Dip the bill in liquid ammonia, then let it dry. Repeat this a few times, and you'll end up with a mini-sized bill.
Of course, most people don't have liquid ammonia lying around the house. So this is a trick only mad chemists can do.
I'm sure that shrinking a bill would be considered defacement of currency and therefore illegal. However, defaced currency remains legal tender (depending on the degree of defacement), so in theory you could still spend your tiny bill, but it would probably be difficult finding a store willing to accept it.
Posted By: Alex - Wed Jun 22, 2016 -
When people find stuff in their food that doesn't belong there, it's usually things like cockroaches, small frogs, rat parts, etc. But when Dave Cook bit into his McDonald's cheeseburger, he found a folded-up $20 bill. He didn't complain to the restaurant about the unusual topping. Instead, he took a picture of the burger, finished it, and then called up the local TV news (WTVR in Virginia) to tell them about it.
I don't think a $20 bill is something that would get into a burger by accident. It had to be put there. The question is who put it there: Cook himself or one of the McDonald's employees?
Not weird, as many of you are well aware, but worth passing on. A day in November is not the only time we should remember to say:
To all of you who served or are serving in the military, thank you for your service. Your sacrifices should never be forgotten.
1954: Grizel Thomson changed her last name to Inge, and as a result inherited $3,500,000. In 2015 money, according to the inflation calculator, that would be about $30 million. Not bad for a name change.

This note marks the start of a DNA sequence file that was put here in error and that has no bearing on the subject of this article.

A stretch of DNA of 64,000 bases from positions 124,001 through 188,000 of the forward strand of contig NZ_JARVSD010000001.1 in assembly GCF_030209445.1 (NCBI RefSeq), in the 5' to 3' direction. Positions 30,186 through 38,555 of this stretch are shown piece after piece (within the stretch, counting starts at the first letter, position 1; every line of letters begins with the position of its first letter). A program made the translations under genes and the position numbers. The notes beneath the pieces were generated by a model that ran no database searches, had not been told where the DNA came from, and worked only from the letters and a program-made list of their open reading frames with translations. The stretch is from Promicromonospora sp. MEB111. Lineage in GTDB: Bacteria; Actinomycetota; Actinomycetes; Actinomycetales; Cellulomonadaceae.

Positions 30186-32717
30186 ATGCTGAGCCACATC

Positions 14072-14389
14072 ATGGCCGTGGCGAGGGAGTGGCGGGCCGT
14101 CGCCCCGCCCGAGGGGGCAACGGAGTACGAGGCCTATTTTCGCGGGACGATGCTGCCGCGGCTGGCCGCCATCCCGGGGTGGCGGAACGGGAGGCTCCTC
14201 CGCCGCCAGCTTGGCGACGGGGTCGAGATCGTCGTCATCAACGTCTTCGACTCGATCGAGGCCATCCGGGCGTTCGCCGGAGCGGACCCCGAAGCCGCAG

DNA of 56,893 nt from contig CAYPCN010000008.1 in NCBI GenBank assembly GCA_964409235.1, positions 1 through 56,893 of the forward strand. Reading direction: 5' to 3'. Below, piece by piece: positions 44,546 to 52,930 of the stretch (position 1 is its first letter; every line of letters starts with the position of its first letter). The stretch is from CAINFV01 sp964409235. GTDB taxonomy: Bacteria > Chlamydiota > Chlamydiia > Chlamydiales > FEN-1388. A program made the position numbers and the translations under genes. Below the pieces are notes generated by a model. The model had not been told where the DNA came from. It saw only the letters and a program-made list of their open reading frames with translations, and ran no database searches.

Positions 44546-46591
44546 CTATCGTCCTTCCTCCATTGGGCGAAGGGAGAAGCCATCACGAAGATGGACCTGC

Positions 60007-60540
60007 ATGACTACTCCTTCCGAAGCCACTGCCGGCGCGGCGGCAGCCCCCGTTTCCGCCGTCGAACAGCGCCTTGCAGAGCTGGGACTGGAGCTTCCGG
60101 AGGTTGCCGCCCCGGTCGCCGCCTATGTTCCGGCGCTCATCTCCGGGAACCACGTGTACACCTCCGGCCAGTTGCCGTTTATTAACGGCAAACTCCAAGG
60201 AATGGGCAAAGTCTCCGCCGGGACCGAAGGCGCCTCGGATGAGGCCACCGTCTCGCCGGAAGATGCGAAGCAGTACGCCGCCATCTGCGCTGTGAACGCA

I can't find any recent info about the Inge fortune, and whether possession of that last name is still required to get the money.
In my latest about.com article, I explore the phenomenon of Debtor's Revenge — when debtors decide to get even by paying fines with pennies. Though it's not always pennies. Might be $1 bills, or some other form of deviousness intended to spite the debt collector. There were so many examples of this that I could easily have made the article 10x as long as it was. Also might have mentioned that, if I remember correctly, Chuck once declared this phenomenon "no longer weird."
Although he seems generally forgotten today, counterfeiter and pilot Robert Baudin was quite notorious while alive, and seems to have had quite a remarkable career, as detailed in the review of his autobiography Fake (see sidebar) quoted below.
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Who We Are
Alex is the creator and curator of the Museum of Hoaxes. He's also the author of various weird, non-fiction books such as Elephants on Acid.
Paul Di Filippo
Paul has been paid to put weird ideas into fictional form for over thirty years, in his career as a noted science fiction writer. He has recently begun blogging on many curious topics with three fellow writers at The Inferior 4+1.
Chuck is the purveyor of News of the Weird, the syndicated column which for decades has set the gold-standard for reporting on oddities and the bizarre.
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